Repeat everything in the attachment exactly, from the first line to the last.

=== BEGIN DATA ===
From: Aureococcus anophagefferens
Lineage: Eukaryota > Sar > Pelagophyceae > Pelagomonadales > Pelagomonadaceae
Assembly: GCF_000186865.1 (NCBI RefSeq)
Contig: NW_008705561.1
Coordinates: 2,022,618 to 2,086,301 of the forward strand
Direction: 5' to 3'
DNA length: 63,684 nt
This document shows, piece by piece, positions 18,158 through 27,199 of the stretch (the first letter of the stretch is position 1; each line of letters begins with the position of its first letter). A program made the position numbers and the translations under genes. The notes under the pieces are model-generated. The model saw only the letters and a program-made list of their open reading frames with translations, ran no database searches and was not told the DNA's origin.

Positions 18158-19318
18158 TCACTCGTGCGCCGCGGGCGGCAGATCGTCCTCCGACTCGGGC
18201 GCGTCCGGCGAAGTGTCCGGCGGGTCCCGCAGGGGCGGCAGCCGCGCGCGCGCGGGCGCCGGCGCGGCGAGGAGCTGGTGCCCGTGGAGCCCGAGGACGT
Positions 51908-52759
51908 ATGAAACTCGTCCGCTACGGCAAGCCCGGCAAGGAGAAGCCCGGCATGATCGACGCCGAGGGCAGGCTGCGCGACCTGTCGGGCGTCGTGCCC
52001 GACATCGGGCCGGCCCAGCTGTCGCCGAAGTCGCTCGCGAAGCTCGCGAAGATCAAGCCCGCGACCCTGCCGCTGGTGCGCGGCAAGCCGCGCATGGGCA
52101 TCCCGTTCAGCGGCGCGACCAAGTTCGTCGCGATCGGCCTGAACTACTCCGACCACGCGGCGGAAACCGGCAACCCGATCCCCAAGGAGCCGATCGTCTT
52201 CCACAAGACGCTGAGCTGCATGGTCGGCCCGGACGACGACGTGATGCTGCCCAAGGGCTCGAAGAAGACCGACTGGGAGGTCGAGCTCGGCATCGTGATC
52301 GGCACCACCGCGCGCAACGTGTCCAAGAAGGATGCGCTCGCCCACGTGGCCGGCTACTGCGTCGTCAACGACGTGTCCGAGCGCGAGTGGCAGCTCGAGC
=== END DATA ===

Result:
From: Aureococcus anophagefferens
Lineage: Eukaryota > Sar > Pelagophyceae > Pelagomonadales > Pelagomonadaceae
Assembly: GCF_000186865.1 (NCBI RefSeq)
Contig: NW_008705561.1
Coordinates: 2,022,618 to 2,086,301 of the forward strand
Direction: 5' to 3'
DNA length: 63,684 nt
This document shows, piece by piece, positions 18,158 through 27,199 of the stretch (the first letter of the stretch is position 1; each line of letters begins with the position of its first letter). A program made the position numbers and the translations under genes. The notes under the pieces are model-generated. The model saw only the letters and a program-made list of their open reading frames with translations, ran no database searches and was not told the DNA's origin.

Positions 18158-19318
18158 TCACTCGTGCGCCGCGGGCGGCAGATCGTCCTCCGACTCGGGC
18201 GCGTCCGGCGAAGTGTCCGGCGGGTCCCGCAGGGGCGGCAGCCGCGCGCGCGCGGGCGCCGGCGCGGCGAGGAGCTGGTGCCCGTGGAGCCCGAGGACGT
Positions 51908-52759
51908 ATGAAACTCGTCCGCTACGGCAAGCCCGGCAAGGAGAAGCCCGGCATGATCGACGCCGAGGGCAGGCTGCGCGACCTGTCGGGCGTCGTGCCC
52001 GACATCGGGCCGGCCCAGCTGTCGCCGAAGTCGCTCGCGAAGCTCGCGAAGATCAAGCCCGCGACCCTGCCGCTGGTGCGCGGCAAGCCGCGCATGGGCA
52101 TCCCGTTCAGCGGCGCGACCAAGTTCGTCGCGATCGGCCTGAACTACTCCGACCACGCGGCGGAAACCGGCAACCCGATCCCCAAGGAGCCGATCGTCTT
52201 CCACAAGACGCTGAGCTGCATGGTCGGCCCGGACGACGACGTGATGCTGCCCAAGGGCTCGAAGAAGACCGACTGGGAGGTCGAGCTCGGCATCGTGATC
52301 GGCACCACCGCGCGCAACGTGTCCAAGAAGGATGCGCTCGCCCACGTGGCCGGCTACTGCGTCGTCAACGACGTGTCCGAGCGCGAGTGGCAGCTCGAGC